Wednesday, May 27, 2015

A copy of Frostgrave in the post :)

Yesterday I recieved a pre-publication copy of Ospreys new fantasy miniature wargame rules "Frostgrave" written by Joseph A. McCullough.


I haven´t had the time to read or test the rules yet, but the production value for the book are exelent, hardback and lots of inspirational pictures both photos and drawings, first impression are good:)


Seems like the rules are for small warband with a Wizard as main character and his loyal followers, less then 10 minis needed.

It all are sett in the frozen City of Felstad. I like the ideea of a medieval winter setting...like my Baltic Crusade project...might use some of those minis as Followers in the first test games... in wait for the official Frostgrave plastic minis by North Star.

Plastic box set with 20 multipart figures from NorthStar

I will ofcourse try to put together a full review of the rules but please give me a couple of weeks to read and testplay.

The Frostgrave rules are due for publication on 20 July 2015

..."Winter is Coming"... might have been another fantasy setting ;)


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Monday, May 25, 2015

Guerrillas on the painting table...

At my painting table I at the moment have some Scanian Guerrillas year 1676 more common known as Snapphanar...

I hade them from a box of Warlord Dragoons and Horese holders, they will be fielded in groups of 6 minis and also be used as Dragoons in TYW gaming.

Back to the Snapphane´s; A snapphane was a member of a 17th-century pro-Danish guerrilla organization that fought against the Swedes in the Second Northern and Scanian Wars, primarily in the former eastern Danish provinces which in the course of these wars became southern Sweden. Many pro-Danish guerrilla fighters referred to themselves as friskyttar, ei volunteer militiamen.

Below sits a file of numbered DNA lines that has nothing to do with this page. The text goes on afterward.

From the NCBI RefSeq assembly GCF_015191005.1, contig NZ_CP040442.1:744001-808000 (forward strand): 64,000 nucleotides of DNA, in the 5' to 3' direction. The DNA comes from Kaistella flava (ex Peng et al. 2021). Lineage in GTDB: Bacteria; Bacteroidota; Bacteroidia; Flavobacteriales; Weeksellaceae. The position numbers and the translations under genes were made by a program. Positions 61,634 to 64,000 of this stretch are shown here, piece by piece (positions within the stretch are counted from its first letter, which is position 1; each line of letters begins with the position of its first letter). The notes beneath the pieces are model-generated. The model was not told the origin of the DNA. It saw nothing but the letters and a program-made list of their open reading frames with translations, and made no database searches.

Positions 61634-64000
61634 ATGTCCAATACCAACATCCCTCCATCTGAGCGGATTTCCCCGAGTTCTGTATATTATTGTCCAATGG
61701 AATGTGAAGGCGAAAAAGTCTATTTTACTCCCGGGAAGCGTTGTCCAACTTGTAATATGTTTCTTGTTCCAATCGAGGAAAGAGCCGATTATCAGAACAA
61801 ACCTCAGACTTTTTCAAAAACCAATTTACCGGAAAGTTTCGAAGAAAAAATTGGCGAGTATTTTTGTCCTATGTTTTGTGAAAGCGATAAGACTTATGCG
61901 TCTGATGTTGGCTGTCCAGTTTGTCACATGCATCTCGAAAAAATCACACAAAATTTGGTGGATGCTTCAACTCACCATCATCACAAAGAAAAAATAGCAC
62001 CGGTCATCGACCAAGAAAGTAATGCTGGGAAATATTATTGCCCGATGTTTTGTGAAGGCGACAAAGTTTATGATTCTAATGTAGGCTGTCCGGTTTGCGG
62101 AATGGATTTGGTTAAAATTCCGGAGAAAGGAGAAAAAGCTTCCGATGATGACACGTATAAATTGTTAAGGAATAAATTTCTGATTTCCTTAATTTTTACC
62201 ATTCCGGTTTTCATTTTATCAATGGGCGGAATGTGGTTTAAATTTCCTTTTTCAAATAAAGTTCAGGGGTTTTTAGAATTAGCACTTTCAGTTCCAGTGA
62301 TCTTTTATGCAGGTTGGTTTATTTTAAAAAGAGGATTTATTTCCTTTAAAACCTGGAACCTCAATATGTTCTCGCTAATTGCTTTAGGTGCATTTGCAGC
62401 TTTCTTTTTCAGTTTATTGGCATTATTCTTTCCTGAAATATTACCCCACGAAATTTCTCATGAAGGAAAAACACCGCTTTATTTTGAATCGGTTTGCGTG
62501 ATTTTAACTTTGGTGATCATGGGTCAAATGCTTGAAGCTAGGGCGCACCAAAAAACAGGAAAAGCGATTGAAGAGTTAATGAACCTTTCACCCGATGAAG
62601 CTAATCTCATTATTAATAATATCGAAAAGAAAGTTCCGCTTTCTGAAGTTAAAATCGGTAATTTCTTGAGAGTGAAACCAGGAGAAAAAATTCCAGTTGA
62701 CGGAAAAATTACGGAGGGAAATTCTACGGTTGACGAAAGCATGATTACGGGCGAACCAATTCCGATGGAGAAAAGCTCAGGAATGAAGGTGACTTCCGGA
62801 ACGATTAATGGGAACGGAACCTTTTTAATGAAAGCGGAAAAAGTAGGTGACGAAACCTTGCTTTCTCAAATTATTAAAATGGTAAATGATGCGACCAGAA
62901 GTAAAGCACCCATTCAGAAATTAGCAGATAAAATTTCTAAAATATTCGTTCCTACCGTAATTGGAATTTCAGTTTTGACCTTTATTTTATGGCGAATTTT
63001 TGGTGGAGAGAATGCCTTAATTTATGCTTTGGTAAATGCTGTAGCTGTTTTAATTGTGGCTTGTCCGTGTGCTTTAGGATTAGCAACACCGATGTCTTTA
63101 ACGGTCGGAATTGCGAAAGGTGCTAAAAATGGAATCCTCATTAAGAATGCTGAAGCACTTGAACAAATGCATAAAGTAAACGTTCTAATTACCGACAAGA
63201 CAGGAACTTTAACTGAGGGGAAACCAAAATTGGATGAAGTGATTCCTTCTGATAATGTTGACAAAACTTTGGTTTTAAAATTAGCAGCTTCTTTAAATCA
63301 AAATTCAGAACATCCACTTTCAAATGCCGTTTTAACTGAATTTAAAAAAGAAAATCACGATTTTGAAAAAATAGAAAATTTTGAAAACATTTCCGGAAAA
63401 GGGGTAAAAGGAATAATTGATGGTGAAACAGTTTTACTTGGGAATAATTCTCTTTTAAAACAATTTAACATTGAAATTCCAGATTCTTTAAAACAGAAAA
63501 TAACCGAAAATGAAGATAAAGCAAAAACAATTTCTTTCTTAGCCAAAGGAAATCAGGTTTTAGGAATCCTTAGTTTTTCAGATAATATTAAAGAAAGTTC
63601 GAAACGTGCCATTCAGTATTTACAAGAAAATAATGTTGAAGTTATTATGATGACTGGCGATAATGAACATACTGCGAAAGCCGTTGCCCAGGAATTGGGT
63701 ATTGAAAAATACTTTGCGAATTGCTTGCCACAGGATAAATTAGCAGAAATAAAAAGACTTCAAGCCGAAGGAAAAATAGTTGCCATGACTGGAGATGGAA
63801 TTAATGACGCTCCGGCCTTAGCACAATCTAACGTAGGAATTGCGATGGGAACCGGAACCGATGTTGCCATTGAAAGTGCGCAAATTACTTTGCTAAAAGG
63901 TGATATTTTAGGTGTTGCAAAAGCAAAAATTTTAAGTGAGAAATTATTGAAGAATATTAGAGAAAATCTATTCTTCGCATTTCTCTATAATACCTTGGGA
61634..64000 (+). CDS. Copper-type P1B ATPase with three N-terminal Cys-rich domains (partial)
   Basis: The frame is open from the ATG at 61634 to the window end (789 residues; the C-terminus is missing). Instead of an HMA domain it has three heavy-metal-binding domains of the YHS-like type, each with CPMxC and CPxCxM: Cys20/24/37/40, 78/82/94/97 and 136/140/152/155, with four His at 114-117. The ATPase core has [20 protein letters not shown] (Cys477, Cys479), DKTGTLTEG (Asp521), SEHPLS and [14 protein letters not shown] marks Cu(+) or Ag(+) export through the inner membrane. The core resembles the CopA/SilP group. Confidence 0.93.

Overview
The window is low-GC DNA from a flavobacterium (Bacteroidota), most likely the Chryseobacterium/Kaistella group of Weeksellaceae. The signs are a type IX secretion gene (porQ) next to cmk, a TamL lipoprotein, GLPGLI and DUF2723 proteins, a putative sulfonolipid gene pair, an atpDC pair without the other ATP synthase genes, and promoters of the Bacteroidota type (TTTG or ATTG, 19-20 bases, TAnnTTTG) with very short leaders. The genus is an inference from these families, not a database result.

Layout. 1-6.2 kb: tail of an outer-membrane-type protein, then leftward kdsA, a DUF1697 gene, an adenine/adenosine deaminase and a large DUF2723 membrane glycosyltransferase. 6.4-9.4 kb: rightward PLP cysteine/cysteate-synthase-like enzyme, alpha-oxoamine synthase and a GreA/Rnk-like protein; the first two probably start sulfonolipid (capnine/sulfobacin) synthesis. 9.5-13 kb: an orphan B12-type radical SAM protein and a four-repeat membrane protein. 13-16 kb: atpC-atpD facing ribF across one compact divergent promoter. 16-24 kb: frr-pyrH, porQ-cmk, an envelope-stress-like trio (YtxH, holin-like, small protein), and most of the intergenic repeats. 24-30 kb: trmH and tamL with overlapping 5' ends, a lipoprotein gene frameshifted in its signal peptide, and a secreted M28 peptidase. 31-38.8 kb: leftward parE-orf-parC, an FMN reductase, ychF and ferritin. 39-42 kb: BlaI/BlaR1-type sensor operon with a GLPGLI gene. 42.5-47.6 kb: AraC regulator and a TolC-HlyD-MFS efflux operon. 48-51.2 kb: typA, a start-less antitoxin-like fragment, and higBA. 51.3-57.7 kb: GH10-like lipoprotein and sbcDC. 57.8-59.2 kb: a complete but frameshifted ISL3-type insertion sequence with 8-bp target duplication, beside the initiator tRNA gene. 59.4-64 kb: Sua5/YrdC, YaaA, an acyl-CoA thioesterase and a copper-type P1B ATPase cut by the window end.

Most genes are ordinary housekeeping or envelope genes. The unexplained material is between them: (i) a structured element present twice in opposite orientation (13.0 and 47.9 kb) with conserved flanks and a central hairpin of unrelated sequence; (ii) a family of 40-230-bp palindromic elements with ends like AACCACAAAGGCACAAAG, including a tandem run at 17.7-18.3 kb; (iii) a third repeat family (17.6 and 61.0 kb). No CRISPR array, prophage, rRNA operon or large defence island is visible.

The term snapphane, which was used as a pejorative term by the Swedes to describe the pro-Danish rebels, was originally a word for gangs of bandits that lived in the woods. When Scanian exiled peasants were organized by the Danish king into bands that fought the Swedes with guerrilla methods, they were called Snapphane too.

Due to the movement's support of the Danish invasion during the Scanian War, Swedish authorities fought the snapphanes brutally, and if one was captured, he was usually executed and the corpse was impaled and shown where the locals could see it and be intimidated to obedience. Another common method was execution by having them broken on the wheel. The Snapphanes were initially rather successful, but as the war turned against Denmark the Snapphane war became more devastating.


The Snapphanes were defeated mostly by a Swedish campaign of compelling Scanian peasants swear allegiance to the Swedish king, effectively driving a wedge between Snapphane and most of the population. Instructed by the Danish king to kill loyalists the Snapphane bands turned on the local population undermining support for the Danish king.

A ruthless Swedification policy was reportedly so effective that when a Danish invasion army landed in 1709, in the wake of the Battle of Poltava, the local population was raised in a militia to fight against them. The last suspected snapphane, Nils Tuasen‚ was executed in 1700 for slaying a Swedish soldier in 1677. He had allegedly spent 22 years in exile in Denmark but ultimately returned, upon which he was arrested and put to death.

Just some painting left to do...
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Friday, May 22, 2015

Gagnef Company, Dalecarlian Regiment 1676

At last have I painted the needed 23 minis for my Dalecarlian Regiment, 1st Batalion, 3rd Company The Gagnef Company, so its now  36 minis in the company for deployment during the Scanian War 1675-1676.